The importance of working “on” the business

When your business is doing well, it’s easy to just work “in” the business and not “on” it. In other words, the day-to-day customer and client demands dictate your day and you don’t take the steps to focus on important ways to position your company for the future.

One of these actions is strategic planning. Which includes SWOT—Strengths/Weaknesses/Opportunities/Threats—analysis.

The “T” in SWOT analysis stands for threats and there are a number of legal threats to operating a business. Consider these questions:

  • If you become incapacitated, who can legally make decisions for the business?

  • Can this be done promptly and without costing a fortune?

  • Will your business partner be required to buy you out so you can have income to pay your bills?

  • What will be the price and the payment terms?

  • Could disability insurance fund the buy-out?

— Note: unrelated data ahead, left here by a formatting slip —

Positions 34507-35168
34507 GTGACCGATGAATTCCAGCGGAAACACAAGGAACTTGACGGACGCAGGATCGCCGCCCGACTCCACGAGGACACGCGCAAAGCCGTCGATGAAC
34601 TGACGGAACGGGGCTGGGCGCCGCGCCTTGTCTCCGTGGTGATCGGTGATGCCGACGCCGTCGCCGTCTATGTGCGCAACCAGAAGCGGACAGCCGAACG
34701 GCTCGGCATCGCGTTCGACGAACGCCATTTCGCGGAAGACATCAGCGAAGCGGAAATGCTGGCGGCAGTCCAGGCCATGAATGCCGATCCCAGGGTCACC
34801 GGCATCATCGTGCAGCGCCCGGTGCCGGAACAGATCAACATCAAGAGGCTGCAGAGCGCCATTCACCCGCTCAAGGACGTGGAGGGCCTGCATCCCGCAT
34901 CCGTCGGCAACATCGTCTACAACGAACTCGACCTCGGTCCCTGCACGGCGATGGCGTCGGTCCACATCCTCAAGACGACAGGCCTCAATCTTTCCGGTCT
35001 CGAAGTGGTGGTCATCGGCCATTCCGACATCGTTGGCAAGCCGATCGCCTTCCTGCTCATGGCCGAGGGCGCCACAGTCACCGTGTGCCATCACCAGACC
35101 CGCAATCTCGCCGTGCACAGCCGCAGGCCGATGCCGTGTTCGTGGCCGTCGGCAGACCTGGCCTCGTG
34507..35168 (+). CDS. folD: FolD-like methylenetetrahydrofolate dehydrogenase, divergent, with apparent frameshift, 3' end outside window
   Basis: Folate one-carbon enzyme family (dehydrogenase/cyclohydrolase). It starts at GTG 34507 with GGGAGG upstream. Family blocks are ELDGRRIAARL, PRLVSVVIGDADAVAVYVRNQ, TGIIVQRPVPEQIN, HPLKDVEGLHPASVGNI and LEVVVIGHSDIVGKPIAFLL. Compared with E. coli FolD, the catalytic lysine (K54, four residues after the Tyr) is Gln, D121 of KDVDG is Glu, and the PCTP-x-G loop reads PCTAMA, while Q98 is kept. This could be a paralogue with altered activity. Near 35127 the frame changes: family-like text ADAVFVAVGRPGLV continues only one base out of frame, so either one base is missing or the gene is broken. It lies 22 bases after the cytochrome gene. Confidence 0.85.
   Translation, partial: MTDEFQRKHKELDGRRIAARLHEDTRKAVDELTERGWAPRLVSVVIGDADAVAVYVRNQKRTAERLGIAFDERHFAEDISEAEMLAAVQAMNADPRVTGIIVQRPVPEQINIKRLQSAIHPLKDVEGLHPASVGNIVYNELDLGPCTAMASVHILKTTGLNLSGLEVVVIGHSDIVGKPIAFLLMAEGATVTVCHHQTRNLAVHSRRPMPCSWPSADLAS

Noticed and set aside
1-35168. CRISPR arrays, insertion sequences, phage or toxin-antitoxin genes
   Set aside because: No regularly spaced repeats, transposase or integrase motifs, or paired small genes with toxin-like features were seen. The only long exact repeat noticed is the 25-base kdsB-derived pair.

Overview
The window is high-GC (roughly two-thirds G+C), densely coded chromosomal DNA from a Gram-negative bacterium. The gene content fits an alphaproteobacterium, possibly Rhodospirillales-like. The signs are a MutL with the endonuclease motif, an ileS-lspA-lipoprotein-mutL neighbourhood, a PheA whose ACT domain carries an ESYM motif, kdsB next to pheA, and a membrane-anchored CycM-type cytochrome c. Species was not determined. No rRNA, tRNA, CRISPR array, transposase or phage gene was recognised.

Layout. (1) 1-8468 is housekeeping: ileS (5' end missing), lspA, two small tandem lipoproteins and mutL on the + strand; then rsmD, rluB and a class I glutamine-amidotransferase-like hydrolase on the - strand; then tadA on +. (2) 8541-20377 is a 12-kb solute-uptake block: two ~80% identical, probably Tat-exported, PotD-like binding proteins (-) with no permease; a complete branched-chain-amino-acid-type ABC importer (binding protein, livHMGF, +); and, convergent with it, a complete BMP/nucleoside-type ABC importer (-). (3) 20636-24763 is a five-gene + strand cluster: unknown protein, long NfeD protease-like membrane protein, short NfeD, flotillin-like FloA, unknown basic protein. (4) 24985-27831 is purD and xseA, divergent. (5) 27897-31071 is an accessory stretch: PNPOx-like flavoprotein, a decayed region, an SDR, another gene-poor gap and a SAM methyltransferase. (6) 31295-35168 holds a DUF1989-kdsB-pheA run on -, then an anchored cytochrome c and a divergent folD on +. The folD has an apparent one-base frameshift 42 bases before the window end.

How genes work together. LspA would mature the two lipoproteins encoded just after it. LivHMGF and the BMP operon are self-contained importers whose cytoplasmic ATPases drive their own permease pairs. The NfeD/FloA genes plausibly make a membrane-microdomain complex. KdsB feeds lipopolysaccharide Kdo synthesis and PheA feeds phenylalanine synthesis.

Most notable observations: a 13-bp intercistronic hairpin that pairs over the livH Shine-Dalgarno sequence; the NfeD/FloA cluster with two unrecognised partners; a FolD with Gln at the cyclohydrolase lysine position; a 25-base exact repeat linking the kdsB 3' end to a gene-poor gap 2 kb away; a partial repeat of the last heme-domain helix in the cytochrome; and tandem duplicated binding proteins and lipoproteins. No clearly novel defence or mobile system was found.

• What if you unexpectedly pass away?

  • Will your ownership end up in probate?

  • If your spouse survives you, will he or she be able to have the funds from the business to live on?

  • Can the business afford to buy out your interest, or is there insurance to fund it?

All of these issues and others are important to the owners of a business and the viability of the company.  Spending time “on” the business by addressing these issues in a buy-sell agreement can save significant costs as well as taxes and reduce the stress to business partners and family during these difficult events.

Taking the time to work “on” this will position your company to withstand potentially devastating events in the future.

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